SALEM Umatilla and Morrow county leaders presented their concerns about the early closure of Portland General Electrics coal-fired power plant to the House Committee on Business and Labor Wednesday morning.
The hearing was scheduled to discuss the economic impacts of that closure.
State Rep. Bob Jenson, R-Pendleton, called himself a big fan of coal plants and said he didnt understand the desire to close the states only coal plant near Boardman.
It seems a bit odd to me that with the little that we use of this particular resource, coal, for energy, that we would be the one closing down a plant, when the eastern part of the country is just saturated with coal-fired plants, he said.
Jenson expressed his desire to put resources into research and development for cleaner coal production so the source can be viable for the future.
Sen. David Nelson, R-Pendleton, said he never has had a complaint about the coal plant from his constituents, saying that they, in fact, love having the coal plant there.
Rep. Greg Smith, R-Heppner, also testified.
The closing of this facility will have an economic hit on Morrow County that we cant comprehend, he said. Its the equivalent of closing Nike. Its the equivalent of closing OHSU. Its the equivalent of closing Columbia Sportswear.
Smith said the Boardman facility represents 20 percent of Morrow Countys economic tax base, which is used to fund roads, schools, libraries, and county employees.
A number of committee members stated their support for the leaders and for keeping the plant open.
Its a vocal minority of elitists that want us to jump off this cliff, who are not thinking long-term because their bellies are full, said Rep. Mike Schaufler, D-Happy Valley, chair of the committee. They dont understand how to use a shovel. Theyve never built anything in their life. Theyve never ran a business, and they dont care about the people that live out in that part of the state and quite frankly, in this part of the state.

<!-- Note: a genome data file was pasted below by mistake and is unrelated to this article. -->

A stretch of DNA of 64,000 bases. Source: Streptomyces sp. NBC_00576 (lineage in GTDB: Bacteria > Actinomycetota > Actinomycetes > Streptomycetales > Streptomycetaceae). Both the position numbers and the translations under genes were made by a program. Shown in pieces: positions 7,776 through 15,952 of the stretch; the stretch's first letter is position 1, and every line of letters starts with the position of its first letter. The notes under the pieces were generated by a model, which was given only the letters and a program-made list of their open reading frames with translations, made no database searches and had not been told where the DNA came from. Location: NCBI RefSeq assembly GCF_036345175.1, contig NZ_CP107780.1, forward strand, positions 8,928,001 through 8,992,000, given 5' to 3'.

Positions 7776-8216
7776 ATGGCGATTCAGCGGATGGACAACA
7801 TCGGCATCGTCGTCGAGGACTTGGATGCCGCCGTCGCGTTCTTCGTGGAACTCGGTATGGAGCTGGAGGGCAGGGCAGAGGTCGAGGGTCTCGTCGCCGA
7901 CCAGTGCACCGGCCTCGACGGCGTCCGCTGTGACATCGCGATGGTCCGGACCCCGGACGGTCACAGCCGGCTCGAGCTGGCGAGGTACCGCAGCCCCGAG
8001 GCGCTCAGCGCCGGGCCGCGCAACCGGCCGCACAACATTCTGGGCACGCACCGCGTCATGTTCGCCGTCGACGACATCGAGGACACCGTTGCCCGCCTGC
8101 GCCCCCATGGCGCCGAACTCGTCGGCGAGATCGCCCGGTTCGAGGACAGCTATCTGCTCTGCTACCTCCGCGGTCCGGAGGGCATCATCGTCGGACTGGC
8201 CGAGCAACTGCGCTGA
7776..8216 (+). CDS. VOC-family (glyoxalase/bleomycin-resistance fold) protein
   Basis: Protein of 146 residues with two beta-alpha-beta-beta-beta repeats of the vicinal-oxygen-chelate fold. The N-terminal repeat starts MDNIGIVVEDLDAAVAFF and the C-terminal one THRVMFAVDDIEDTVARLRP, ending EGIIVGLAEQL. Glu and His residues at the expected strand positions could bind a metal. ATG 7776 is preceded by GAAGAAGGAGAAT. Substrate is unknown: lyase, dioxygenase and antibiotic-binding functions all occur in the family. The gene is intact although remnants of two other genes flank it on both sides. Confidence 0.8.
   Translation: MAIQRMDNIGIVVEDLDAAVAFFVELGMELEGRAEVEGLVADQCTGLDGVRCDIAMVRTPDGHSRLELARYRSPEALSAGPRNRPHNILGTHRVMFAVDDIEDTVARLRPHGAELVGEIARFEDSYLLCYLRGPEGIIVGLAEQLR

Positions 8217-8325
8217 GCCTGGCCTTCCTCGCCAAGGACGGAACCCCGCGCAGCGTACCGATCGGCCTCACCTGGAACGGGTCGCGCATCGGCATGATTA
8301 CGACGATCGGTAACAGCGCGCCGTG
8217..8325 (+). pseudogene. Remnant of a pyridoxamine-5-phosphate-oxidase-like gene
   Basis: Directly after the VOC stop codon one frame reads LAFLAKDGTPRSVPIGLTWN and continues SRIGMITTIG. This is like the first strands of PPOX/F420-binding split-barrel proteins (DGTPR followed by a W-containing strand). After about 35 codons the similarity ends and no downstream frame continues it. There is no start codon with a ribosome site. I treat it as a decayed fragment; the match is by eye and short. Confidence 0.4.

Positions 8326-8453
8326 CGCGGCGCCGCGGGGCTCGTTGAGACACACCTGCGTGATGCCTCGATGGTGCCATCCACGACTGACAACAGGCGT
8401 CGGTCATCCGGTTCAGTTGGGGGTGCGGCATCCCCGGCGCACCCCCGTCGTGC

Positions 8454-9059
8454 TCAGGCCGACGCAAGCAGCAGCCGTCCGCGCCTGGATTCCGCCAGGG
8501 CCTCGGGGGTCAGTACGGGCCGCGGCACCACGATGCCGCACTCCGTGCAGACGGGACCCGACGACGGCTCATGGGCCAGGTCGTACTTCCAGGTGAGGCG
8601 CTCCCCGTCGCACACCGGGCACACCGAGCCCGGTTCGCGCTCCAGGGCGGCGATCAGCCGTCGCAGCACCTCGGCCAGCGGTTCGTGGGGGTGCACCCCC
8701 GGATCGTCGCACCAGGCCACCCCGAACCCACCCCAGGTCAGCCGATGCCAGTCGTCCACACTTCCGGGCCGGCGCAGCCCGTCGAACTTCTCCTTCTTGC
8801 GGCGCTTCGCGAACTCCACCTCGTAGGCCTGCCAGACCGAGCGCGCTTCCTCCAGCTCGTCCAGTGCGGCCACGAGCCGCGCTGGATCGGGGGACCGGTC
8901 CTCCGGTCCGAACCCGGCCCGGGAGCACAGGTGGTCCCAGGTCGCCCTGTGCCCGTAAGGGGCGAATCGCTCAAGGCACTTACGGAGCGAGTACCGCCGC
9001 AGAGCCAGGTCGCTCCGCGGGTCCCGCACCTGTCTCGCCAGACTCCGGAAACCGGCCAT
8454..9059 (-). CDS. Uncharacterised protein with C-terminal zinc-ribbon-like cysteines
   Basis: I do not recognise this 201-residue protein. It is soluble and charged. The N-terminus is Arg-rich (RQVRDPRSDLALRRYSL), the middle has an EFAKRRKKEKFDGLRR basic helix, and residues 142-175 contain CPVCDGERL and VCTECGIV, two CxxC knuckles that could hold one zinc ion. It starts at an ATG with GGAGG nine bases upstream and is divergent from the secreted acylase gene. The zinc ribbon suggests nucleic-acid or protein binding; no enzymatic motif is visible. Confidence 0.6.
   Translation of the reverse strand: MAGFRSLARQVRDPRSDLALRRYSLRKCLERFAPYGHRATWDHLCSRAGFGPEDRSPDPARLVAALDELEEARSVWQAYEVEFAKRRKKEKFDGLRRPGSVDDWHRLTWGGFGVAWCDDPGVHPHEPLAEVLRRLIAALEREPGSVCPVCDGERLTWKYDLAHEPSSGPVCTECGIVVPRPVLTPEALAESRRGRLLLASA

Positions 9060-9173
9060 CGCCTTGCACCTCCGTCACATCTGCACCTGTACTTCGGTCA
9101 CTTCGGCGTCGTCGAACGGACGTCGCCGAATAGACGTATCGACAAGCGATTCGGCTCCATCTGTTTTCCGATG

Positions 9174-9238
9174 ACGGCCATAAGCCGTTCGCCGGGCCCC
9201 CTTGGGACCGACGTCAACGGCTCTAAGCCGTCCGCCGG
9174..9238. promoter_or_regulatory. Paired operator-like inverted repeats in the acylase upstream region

Rep. Kevin Cameron, R-Salem, told those who testified, I know about your community and those people that are going to lose their jobs, but this is about the whole state and the long-term growth and health of this state and our kids and our future.
Cameron also expressed his concerns about the increase in energy rates after the closure of the Boardman plant.
In her testimony to the Committee, Marcy Putman, political affairs director for Oregons Chapter of the International Brotherhood of Electrical Workers, emphasized the need to keep the plant open.
Lets not gamble on Oregons future, said Putman. Closure of Boardman will increase energy costs and make economic recovery increasingly difficult, especially for those in rural Oregon.
Gene Crowell, a plant employee, said that a loss of employment from the facility would result in a 30- percent reduction in pay if the employees, about half of whom are over age 50, were to stay in the area.
Umatilla County Commissioner Larry Givens said, We can barely afford to fund our social service departments and our law enforcement departments. These will all have domino effects if we start cutting jobs.
Givens noted that about 60 percent of those employed at the Boardman facility live in Umatilla County.
No advocates favoring the closure of the Boardman plant testified during the committee meeting, but Schaufler said he would like to give those people a chance to testify next year if a bill is brought through his committee.
Sarah Ross is a political reporter for The Oregon Politico, http://theoregonpolitico.com. Used with permission.